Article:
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The Roman Emperors return to Coleshill

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First project from the National Trust’s Heritage Skills Centre is installed at Coleshill estate

The busts of two Roman Emperors which were stolen in the 1990s have been recreated at the National Trust’s Coleshill Heritage Skills Centre by stone carver Thomas Ball. They’ve been re-installed in their rightful place in the gate piers at Coleshill near Faringdon in west Oxfordshire.

The original stone busts of Marcus Aurelius and Antoninus Pius were set in the rectangular gate piers which once led to Coleshill House. The great 17th century house was amongst the most famous and influential of its age, described by John Betjeman as “the first great house of the English Renaissance.” The design of the grand gate piers echoed the original chimney stacks and are one of the last remaining elements of the house, which was destroyed by fire in 1952.

The busts, set within their recessed roundels, echoed the classical interior of the house. As philosophers and effective governors, Emperor Aurelius and Antoninus were appropriate classical figures for a progressive, historically conscious 17th century landowner to align with. Given the significance of the busts to the history of the estate, the National Trust took the decision to recreate the stolen artefacts.

The National Trust commissioned award-winning carver Thomas Ball, who occupies a workshop at the charity’s Heritage Skills Centre at Coleshill, to recreate the busts in Bath stone.

Tom began work on the project in April 2019 and began by enlarging the historic photographs to life size. The Emperors’ noses had been eroded away by the time the pictures were taken, so he also used images of the two emperors from other museum collections.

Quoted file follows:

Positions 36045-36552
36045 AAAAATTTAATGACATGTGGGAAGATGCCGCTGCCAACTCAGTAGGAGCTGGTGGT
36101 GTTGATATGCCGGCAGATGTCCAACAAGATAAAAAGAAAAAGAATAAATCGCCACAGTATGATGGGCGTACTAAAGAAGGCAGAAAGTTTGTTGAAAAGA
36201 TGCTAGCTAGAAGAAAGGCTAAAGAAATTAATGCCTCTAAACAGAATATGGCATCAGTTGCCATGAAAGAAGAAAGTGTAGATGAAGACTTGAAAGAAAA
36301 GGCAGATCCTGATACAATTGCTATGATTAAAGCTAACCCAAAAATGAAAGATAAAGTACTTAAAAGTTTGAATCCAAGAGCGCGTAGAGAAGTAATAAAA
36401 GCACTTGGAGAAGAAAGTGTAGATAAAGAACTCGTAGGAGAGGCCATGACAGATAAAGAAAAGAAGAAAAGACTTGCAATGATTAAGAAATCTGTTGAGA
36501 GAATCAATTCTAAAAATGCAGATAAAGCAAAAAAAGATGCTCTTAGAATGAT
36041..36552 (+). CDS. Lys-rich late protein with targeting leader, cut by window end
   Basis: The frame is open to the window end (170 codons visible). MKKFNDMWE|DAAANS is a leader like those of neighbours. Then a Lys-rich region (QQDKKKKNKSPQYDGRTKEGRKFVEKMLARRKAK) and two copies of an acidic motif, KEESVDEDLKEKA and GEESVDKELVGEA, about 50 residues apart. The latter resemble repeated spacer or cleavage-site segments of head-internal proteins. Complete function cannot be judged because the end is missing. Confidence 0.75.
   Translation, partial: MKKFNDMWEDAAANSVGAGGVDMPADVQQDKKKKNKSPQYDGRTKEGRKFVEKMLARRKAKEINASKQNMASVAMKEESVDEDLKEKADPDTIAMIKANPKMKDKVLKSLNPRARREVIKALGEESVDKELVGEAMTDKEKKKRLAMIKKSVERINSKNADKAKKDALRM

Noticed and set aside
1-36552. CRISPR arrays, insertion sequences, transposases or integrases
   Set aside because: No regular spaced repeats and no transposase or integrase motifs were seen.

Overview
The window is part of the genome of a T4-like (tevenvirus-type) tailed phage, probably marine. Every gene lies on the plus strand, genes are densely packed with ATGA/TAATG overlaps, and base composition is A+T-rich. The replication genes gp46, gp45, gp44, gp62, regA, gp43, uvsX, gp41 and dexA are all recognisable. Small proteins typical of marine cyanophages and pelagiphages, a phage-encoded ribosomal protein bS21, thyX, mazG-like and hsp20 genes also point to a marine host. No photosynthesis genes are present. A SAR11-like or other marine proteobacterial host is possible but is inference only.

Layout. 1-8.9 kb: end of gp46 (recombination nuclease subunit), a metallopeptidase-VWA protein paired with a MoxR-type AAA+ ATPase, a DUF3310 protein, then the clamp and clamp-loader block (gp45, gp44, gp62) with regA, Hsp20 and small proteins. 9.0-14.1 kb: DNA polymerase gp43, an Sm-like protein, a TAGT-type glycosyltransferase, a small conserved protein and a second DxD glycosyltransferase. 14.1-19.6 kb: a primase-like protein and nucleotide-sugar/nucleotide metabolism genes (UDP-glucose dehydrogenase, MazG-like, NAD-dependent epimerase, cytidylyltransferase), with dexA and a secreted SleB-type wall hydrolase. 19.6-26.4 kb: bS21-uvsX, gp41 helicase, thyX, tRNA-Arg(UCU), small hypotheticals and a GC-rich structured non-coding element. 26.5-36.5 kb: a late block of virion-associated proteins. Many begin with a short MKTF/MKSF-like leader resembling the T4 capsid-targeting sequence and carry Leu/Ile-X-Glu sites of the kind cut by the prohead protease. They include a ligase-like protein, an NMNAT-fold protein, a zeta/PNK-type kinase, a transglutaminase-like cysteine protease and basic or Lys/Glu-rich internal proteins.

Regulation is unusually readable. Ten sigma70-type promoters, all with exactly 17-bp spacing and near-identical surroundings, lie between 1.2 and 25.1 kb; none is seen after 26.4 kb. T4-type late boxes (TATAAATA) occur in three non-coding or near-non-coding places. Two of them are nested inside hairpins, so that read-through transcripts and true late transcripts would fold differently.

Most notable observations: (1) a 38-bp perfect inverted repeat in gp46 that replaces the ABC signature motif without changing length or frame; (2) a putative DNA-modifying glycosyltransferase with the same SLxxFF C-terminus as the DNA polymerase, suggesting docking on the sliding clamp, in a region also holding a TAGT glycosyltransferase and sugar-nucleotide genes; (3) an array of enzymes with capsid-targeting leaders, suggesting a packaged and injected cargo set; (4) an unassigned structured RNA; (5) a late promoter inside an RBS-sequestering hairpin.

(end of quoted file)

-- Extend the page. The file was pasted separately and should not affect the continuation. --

Using the images as reference, Tom produced clay models and made silicon moulds in which to cast the busts in plaster. The plaster models were trialled in situ to check dimensions, then Tom used the plaster exemplars to cut a rough outline from great slabs of Bath stone. Over a period of weeks, the final, refined busts began to appear.

Tom Ball, carver:

“Carving the replacement busts has been a fantastic opportunity. I’ve really enjoyed working alongside the National Trust team here and sharing my work and process with the community of Coleshill. I’m very grateful for all the support I’ve received and look forward to seeing the Heritage Skills Centre develop and to playing a part in passing on traditional craft skills.”

Christian Walker, General Manager of the National Trust’s Buscot and Coleshill Estates:

“It is fantastic to have these lost Coleshill residents back in the village. These Grade 1 gates are one of the few structures remaining that were built at the same time as the lost Coleshill House. They demonstrate the quality of workmanship of the 1660s. When the busts were stolen, another piece of the history of this special place was lost.

“Recreating the lost busts within our own Heritage Skills Centre was a unique opportunity to understand the heritage craft required to create them. We were delighted that Coleshill resident Tom Ball was able to take on the commission and show vital heritage skills in action.”

Ben Alsop, National Trust curator:

“Once again Marcus Aurelius and Antoninus Pius stand watch over the Coleshill parkland, acting as a reminder of the importance of classical art and architecture within the lost house. The return of the Emperors’ busts is an echo of the site’s former greatness, but also a testament to the great skill of Tom Ball and people like Tom who have found at home at the National Trust’s Heritage Skills Centre at Coleshill.”

Tom Ball is running a short ‘letter cutting in stone’ course at the Heritage Skills Centre in Coleshill on 6-7 May 2022. Book via the website: https://www.nationaltrust.org.uk/buscot-and-coleshill-estates

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